Vicksburg Mayor George Flaggs Jr. is a big advocate of responsible fiscal stewardship of the City of Vicksburg’s tax-payer funds. It’s that careful planning that has enabled Flaggs to propose pay raises to city employees, elected officials and first responders while maintaining a surplus for emergencies.
The city has scheduled a public hearing on the proposed 2020 budget for Sept. 5 at 5:30 p.m. in the City Hall board room (1401 Walnut St.).
The Vicksburg Daily News recently conducted an exclusive interview with Flaggs regarding some details of this year’s budget.
Could you give me a brief overview on the budget that’s been established in an effort to offer a pay raise to select city workers?
We have basically the same budget we’ve had for the last two to three years and that’s right at about $30 million projected revenue. What I’ve done is always use a conservative approach to budget. I use the 97-percent rule. That 97-percent rule allows you to budget only 97 percent of your previous year’s budget, which is like a 60-percent reduction right off the bat, and what that’s for is to make (departments) run within the budget number, and then having to prove they need the capital expenditures they ask for. Because you lock in your personnel costs, health-care costs, data and operational costs, and that’s just my experience as a legislator.
A lot of cities probably will not operate like this because they are unaware of it and cannot do it to the extent that I can, because I served on the (Mississippi) legislative budget committee, and because of that, there is a difference between an $18 billion budget with 29,000 employees, (and) a $30 million budget with about 495 or 500 up to 505 employees. That’s just the experience that I have, and so far it’s working. At the same time you’re still maintaining your $3 million surplus which is in a reserve fund, a part of the budget that you don’t use unless there is an emergency. So that is another safety net for the pay raise.
How I got the pay raise out of this budget was a little different. We implemented a health-care clinic for employees. We are self insured, and because we are self insured, we appropriate about $4 million a year for health care. By coming in and managing the clinic, we are able to reduce health-care costs by (more than) $900,000. That’s (more than) $300,000 for the costs of operating the clinic, and about a $522,000 saving, so I took $300,000 of $500,000 and put it aside for a pay increase. Then I went to the trajectory revenue, and I saw that it looked like we were going to exceed our trajectory revenues that we had for last year for our budget, and (I) took $300,000 out of that, which is now $600,000, and that’s how we are able to do the pay raise.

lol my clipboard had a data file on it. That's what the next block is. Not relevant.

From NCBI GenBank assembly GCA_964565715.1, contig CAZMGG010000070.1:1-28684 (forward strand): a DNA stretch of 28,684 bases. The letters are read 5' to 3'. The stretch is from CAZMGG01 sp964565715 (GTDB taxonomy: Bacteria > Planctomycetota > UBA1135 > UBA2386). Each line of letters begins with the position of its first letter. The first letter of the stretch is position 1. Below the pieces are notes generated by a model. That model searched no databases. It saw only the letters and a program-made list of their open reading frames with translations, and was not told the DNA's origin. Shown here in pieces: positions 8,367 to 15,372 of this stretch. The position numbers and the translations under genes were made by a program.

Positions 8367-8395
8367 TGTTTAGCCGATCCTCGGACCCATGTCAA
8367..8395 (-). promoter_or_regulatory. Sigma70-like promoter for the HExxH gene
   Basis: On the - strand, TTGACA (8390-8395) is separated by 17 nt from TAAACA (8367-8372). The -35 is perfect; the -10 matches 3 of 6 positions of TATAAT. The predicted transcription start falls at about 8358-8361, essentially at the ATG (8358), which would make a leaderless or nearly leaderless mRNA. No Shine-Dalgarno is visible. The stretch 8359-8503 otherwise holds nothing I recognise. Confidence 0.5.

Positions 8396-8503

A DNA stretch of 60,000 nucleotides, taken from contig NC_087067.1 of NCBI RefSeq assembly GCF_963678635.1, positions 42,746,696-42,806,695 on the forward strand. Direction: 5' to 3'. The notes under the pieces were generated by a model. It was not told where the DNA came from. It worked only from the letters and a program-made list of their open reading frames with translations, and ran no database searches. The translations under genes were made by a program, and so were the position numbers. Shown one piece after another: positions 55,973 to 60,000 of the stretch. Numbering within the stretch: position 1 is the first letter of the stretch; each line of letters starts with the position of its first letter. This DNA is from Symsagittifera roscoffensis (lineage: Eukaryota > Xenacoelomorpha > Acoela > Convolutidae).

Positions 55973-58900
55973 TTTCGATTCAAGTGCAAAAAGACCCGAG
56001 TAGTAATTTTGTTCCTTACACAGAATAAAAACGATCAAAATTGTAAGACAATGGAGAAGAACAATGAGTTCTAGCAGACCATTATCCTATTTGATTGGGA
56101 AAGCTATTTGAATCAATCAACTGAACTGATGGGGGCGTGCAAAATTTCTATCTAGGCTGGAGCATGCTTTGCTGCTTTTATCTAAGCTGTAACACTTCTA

Now the pay raise is about $565,000, but we put some protection in that. You don’t get a pay raise if you haven’t been employed with the City of Vicksburg for more than six months. We’ve capped it at 4 percent for firemen only and 3 percent for all other employees, including elected officials. We also—something we’ve never done before but it will work—we stop employees from having any new position. We cannot create any more new positions. How do we do that? If your position calls for us, the City, to pay for your retirement system, then we are not going to create that position. We’re going to hire more temp workers because our highest turnover is in the labor department, and why should we keep on paying 17+ percent of their salary in retirement when they are not staying six months.
We’re also raising minimum wage for city employees from $8.25 to $8.50 but you have to be a full time employee, not part time or seasonal.
It’s a very conservative budget, and it’s working. We hope to continue to provide the best possible service to the taxpayer at the lowest possible price.
Have there been any roadblocks that have delayed the pay raise or any that you’ve had to work around?
Not yet. We have had, I think a $9 million capital expenditure request. We’ve narrowed it down to about $1.3 million, and that was easy. This now means that we have to cut another $1.3 million out of the existing budget. Our first responders need a lot of things, and so we bring them in to discuss their needs so we won’t cut any necessities out of our budget. To take the politics out of it, I’ve always had a committee looking after these things.
What directly led to this budget?
My experience as a legislator that I’ve used since day one. When I came in, I was budgeting 97 percent. I didn’t care what anyone was doing: I wanted $3 million out of the budget and into an emergency account that would only be used in the case of an emergency.
I’ve been able to do two budgets. One is the actual budget we use and we adopt, and then I do a supplemented budget. Because once you do something for six months, you’re automatically ahead.
What are your priorities for the coming year?
My priorities for the coming year are to do the pay raise, raise the minimum wage and operate under that budget, and to still create a surplus as a result of the 97-percent process.
Is there anything you want your constituents to know, and if so, what is that?
What we’re doing is providing the best quality of service at the lowest cost to the taxpayer. Then again we’re going to reduce the cost of water and sewage to them by taking away the $5 and $8 environmental assessment fee. If we can continue to do what we do and monitor ourselves, I have various intentions of taking away from other areas. I just think as we save and reduce the surplus, we should either give it back to the taxpayers, residents or customers.
At the same time, you can’t grow a city without providing the best costs and wages to the employees, and that’s why I started with the minimum wage.
This interview has been edited lightly for clarity. Updated to include information about a public hearing on the proposed budget.